This past Saturday I spent the night at a local hospital’s sleep center for a study because it’s been a long time since I’ve had a good night’s rest. My doctor wanted to know whether I have sleep apnea, a disorder in which one’s breathing stops or becomes shallow while asleep. That’s where I met a concern troll disguised as a sleep technician… let’s call him A.
As I waited for the other technician, H, to get me set up for the study, A came into the room to explain the procedure and felt it necessary to also mention several other things. Part of the conversation went something like this:
A: So you know there’s different types of masks for the machine. If you don’t like one, you can try another.
Me: Who’s saying I need the machine? Isn’t that what the study’s for?
A: I’ve seen guys, 5’2″, 250 pounds (my height and approximate weight) with the thick necks and they can’t breathe so they need the machine. Sometimes they do the study because they’re getting weight loss surgery. Your doctor should get you into the weight management program here at the hospital. It’s good.
Me: I don’t want to discuss weight loss or surgery. That’s not what I’m here for.
A: You mean your doctor never said you should get the lap-band?
Me: No, because we agree that a lot of weight loss surgery patients have complications or regain the weight. Now can we NOT have this conversation?
A: Oh, but that’s because the surgery makes their stomachs the size of a little pouch and they freak out because they can’t eat as much as they want.
Me: Once again, can we not have this conversation?
A: But you’ll sleep so much better after you lose….
Me: DUDE! Can you PLEASE change the subject? I am not discussing this with you.
Fortunately for A, H arrived and wound up being the one to observe me through the night. I don’t have the results yet but H did inform me that my breathing didn’t stop at all. I did a lot of kicking, tossing, turning and snoring. So much for A’s analysis. I left the center thinking about how triggering and devastating that conversation could have been for someone who’s not as comfortable with their body or outspoken.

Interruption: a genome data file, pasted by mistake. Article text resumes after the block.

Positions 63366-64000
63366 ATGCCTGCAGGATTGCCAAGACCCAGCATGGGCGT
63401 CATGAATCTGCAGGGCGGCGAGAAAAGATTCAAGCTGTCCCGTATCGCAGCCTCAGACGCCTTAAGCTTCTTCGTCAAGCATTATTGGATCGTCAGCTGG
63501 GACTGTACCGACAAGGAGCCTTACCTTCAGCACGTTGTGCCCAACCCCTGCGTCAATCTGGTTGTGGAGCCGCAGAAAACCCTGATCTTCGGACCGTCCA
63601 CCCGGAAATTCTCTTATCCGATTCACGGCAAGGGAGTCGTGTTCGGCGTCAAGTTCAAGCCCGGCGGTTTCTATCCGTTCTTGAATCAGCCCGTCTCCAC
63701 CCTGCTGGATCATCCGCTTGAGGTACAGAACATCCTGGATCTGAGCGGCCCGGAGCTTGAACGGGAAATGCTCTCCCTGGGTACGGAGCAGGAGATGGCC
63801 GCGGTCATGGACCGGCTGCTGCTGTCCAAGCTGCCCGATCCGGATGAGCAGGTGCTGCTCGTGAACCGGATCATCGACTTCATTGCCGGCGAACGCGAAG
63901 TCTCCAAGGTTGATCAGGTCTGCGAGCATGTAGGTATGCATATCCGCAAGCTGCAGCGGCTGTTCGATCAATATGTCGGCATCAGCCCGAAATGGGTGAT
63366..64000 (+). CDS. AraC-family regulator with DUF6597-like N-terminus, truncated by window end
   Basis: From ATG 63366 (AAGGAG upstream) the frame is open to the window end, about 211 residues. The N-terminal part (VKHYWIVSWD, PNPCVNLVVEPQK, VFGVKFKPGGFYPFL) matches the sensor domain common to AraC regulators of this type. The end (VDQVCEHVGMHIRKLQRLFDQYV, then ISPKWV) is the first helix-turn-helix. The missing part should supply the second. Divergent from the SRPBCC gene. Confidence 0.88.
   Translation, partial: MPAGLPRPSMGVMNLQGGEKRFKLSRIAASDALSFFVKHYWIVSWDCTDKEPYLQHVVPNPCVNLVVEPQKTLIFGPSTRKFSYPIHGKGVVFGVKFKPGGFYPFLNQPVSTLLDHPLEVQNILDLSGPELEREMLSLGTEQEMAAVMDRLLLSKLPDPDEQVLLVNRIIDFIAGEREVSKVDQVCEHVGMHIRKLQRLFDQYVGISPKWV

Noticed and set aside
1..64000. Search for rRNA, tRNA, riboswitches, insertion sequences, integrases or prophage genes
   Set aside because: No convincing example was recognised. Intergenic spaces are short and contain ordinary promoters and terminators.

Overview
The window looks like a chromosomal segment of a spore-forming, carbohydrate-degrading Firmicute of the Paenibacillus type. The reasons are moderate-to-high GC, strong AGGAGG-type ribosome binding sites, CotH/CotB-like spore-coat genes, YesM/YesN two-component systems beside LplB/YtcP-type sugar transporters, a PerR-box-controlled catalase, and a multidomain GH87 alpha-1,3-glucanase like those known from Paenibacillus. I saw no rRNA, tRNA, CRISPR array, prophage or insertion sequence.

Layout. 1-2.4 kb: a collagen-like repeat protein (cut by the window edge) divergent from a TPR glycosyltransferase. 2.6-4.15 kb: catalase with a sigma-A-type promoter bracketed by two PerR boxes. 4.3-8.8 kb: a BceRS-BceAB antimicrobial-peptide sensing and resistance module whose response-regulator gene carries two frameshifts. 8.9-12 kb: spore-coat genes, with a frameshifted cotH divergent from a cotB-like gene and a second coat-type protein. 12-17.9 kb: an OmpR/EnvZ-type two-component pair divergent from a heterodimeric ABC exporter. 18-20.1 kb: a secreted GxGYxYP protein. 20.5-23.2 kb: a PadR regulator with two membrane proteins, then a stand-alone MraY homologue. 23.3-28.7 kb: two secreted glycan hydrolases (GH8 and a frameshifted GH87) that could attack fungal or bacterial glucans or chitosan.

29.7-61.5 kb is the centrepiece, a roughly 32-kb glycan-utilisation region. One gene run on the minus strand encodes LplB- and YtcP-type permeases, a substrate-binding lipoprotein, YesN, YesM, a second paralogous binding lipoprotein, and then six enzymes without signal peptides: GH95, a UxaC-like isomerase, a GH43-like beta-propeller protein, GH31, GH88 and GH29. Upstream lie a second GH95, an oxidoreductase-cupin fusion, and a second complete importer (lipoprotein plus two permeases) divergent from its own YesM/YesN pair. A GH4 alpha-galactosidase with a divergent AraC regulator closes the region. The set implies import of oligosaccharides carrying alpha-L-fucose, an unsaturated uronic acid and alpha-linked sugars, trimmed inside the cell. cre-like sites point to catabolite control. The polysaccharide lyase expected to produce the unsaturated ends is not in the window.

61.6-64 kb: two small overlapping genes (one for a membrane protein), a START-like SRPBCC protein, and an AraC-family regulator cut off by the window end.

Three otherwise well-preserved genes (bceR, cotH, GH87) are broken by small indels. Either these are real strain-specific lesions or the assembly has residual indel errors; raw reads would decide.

So this morning I called the center and spoke to S, the director, about A’s and my conversation. Before I could explain how inappropriate it was, she apologized and said it was not his place to discuss anything with me other than the sleep study procedure and answer any questions I might have had. She assured me that she’d speak to A and asked if there was anything she could do to make it up to me. I told her that her time, understanding and talk with A were more than enough.
It’s so important to be our own advocates and speak up when situations like this happen. We shouldn’t tolerate less than adequate care or treatment and medical personnel need to stop making assumptions about our health simply based on the size of our bodies. It’s not their job to be concern trolls. Sadly, there’s already too many of those.